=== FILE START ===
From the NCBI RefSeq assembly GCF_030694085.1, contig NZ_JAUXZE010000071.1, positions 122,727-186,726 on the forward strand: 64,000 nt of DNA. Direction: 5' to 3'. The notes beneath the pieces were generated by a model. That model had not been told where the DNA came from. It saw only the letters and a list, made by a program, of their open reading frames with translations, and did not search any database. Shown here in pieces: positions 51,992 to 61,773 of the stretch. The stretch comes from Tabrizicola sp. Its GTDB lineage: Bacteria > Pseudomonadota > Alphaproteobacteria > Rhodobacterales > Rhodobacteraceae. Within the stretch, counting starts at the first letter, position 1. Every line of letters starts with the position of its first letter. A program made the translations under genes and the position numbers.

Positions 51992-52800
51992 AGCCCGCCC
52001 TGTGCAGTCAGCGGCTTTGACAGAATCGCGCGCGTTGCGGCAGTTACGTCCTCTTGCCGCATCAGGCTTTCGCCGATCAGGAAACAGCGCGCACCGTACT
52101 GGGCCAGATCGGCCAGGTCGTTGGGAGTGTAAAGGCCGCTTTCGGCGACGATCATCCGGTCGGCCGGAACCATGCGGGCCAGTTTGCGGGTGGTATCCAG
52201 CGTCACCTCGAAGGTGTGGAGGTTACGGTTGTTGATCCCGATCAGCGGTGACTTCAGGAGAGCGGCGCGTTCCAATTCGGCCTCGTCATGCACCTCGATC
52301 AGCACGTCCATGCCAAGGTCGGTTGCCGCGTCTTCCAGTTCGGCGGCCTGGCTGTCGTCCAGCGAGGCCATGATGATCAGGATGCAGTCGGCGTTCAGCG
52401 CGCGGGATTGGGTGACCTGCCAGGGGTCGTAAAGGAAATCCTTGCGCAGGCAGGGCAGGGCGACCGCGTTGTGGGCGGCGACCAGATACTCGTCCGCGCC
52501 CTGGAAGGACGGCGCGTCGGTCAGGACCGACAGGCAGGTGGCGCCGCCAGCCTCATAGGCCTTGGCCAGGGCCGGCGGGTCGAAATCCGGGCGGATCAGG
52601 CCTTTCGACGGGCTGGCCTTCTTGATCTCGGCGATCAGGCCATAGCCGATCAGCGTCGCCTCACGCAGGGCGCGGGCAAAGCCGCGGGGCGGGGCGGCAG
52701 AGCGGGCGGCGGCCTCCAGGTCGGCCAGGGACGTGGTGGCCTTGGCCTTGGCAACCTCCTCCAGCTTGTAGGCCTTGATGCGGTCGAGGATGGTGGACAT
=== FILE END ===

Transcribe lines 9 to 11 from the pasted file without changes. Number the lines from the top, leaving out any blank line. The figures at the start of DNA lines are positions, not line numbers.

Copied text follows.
52501 CTGGAAGGACGGCGCGTCGGTCAGGACCGACAGGCAGGTGGCGCCGCCAGCCTCATAGGCCTTGGCCAGGGCCGGCGGGTCGAAATCCGGGCGGATCAGG
52601 CCTTTCGACGGGCTGGCCTTCTTGATCTCGGCGATCAGGCCATAGCCGATCAGCGTCGCCTCACGCAGGGCGCGGGCAAAGCCGCGGGGCGGGGCGGCAG
52701 AGCGGGCGGCGGCCTCCAGGTCGGCCAGGGACGTGGTGGCCTTGGCCTTGGCAACCTCCTCCAGCTTGTAGGCCTTGATGCGGTCGAGGATGGTGGACAT